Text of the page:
The joint agreement is the largest federal-state civil settlement ever obtained.
U.S. Attorney General Eric Holder, Department of Housing (HUD) Secretary Shaun Donovan, Iowa Attorney General Tom Mill and Colorado Attorney General John W. Suthers announced today the federal government and 49 states agreed to the deal, which has been in the works for more than a year.
“This agreement – the largest joint federal-state settlement ever obtained – is the result of unprecedented cooperation among enforcement agencies throughout the government,” Holder said in a release Thursday.
“It holds mortgage servicer companies accountable for abusive practices and requires them to commit more than $20 billion towards financial relief for consumers. As a result, struggling homeowners throughout the country will benefit from reduced principals and refinancing of their loans. The agreement also requires substantial changes in how servicers do business, which will ensure the abuses of the past are not repeated.”
The joint federal-state agreement requires mortgage lenders to implement new mortgage loan servicing standards and to commit billions of dollars to resolve violations of state and federal law, including robo-signing, deceptive practices used in loan modifications, failure to offer non-foreclosure alternatives before foreclosing on borrowers and filing improper court documentation upon bankruptcy or foreclosure.
The requirements of the agreement as they were laid out in Thursday’s press release:
— Mortgage lenders are required to collectively dedicate $20 billion towards various forms of financial relief to borrowers. At least $10 billion will go toward reducing the principal on loans for at-risk borrowers.
— At least $3 billion will go toward refinancing loans for borrowers who are current on their mortgages but are still underwater.
— Up to $7 billion will go toward other forms of relief, including forbearance of principal for unemployed homeowners, short sales and transitional assistance, benefits for service members who are forced to sell their home at a loss as the result of a Permanent Change in Station order and other programs.
— Mortgage lenders must pay $5 billion in cash to the federal and state governments, $1.5 billion of which will be used to establish a Borrower Payment Fund. This fund will provide cash payments to borrowers whose homes were sold or taken in foreclosure between January 1, 2008 and December 21, 2011, and who meet other criteria.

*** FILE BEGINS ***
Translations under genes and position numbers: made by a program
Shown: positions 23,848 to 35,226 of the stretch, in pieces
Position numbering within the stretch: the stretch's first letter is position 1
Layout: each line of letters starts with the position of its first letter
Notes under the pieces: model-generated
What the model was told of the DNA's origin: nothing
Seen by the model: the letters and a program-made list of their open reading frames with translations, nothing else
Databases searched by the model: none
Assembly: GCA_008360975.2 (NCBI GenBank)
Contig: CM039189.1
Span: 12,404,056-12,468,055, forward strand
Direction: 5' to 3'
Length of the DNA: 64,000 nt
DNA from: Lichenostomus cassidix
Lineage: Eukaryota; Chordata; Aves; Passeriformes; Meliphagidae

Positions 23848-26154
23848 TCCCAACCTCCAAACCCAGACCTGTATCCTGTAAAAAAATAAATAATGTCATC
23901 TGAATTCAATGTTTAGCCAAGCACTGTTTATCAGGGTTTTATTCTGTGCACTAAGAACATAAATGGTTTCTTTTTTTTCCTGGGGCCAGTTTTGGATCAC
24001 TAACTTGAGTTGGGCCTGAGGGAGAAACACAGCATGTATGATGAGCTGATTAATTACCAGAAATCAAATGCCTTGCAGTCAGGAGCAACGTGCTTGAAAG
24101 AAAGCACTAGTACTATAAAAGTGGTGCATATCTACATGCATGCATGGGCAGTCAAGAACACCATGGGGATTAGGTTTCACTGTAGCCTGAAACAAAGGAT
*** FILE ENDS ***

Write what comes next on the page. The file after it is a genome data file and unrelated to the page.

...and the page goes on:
The remaining $3.5 billion of the $5 billion payment will go to state and federal governments to be used to repay public funds lost as a result of lender misconduct and to fund public programs to help consumers, as determined by the state attorneys general.
According to Donovan, “This historic settlement will provide immediate relief to homeowners, forcing banks to reduce the principal balance on many loans, refinance loans for underwater borrowers and pay billions of dollars to states and consumers.”
“Banks must follow the laws. Any bank that hasn’t done so should be held accountable and should take prompt action to correct its mistakes. And it will not end with this settlement,” Donovan said.
Mortgage lenders are required to fulfill the obligations outlined in the settlement within three years, but according to the release there are incentives which encourage them to help consumers within 12 months. The new loan servicing standards provide for stricter oversight of the foreclosure process, and foreclosure should now be considered a last resort.
The $5 billion payout to federal and state governments includes a $1 billion resolution of an investigation into fraudulent and wrongful conduct by Bank of America and various Countrywide entities.
If you’re a homeowner and have questions about whether you qualify for a loan modification or refinancing under the Home Affordable Refinance Program (also known as HARP 2.0), contact the Homeowner’s HOPE hotline at 1-888-995-HOPE or go to MakingHomeAffordable.gov.